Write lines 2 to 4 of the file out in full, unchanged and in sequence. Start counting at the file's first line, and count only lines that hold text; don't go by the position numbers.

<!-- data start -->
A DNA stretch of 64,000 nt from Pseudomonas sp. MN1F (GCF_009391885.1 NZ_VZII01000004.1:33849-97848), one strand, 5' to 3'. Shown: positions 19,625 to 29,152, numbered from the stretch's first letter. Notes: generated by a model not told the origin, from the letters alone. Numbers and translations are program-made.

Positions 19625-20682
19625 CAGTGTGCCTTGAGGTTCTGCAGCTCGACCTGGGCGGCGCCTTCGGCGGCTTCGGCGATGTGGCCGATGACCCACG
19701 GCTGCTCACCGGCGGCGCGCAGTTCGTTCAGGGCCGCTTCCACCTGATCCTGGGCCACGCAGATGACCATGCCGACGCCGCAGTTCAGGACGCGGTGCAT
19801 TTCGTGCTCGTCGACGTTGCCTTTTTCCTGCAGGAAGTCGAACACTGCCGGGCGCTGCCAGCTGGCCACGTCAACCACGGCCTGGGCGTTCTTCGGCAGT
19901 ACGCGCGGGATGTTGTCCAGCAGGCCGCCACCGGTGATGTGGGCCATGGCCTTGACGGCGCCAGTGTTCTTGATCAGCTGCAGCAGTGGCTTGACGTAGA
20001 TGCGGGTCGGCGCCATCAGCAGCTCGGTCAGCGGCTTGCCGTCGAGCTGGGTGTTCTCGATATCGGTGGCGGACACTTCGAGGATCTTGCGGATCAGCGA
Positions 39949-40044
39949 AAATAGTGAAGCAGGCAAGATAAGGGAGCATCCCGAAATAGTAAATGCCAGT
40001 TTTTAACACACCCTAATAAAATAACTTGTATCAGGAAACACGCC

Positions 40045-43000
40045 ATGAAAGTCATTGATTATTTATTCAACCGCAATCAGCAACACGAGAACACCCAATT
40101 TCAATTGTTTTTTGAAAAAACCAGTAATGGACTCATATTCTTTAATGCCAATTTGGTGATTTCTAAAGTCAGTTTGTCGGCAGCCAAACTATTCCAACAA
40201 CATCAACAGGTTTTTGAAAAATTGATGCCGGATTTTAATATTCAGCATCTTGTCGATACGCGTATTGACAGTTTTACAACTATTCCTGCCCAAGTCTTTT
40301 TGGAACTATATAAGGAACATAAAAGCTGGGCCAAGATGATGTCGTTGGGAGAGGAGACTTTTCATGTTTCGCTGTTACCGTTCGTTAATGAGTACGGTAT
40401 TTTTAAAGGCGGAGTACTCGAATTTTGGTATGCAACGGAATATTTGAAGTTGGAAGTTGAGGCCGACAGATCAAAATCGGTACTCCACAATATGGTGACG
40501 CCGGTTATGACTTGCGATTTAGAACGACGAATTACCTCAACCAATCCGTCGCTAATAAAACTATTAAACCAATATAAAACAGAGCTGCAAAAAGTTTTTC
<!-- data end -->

Positions 19625-20682
19625 CAGTGTGCCTTGAGGTTCTGCAGCTCGACCTGGGCGGCGCCTTCGGCGGCTTCGGCGATGTGGCCGATGACCCACG
19701 GCTGCTCACCGGCGGCGCGCAGTTCGTTCAGGGCCGCTTCCACCTGATCCTGGGCCACGCAGATGACCATGCCGACGCCGCAGTTCAGGACGCGGTGCAT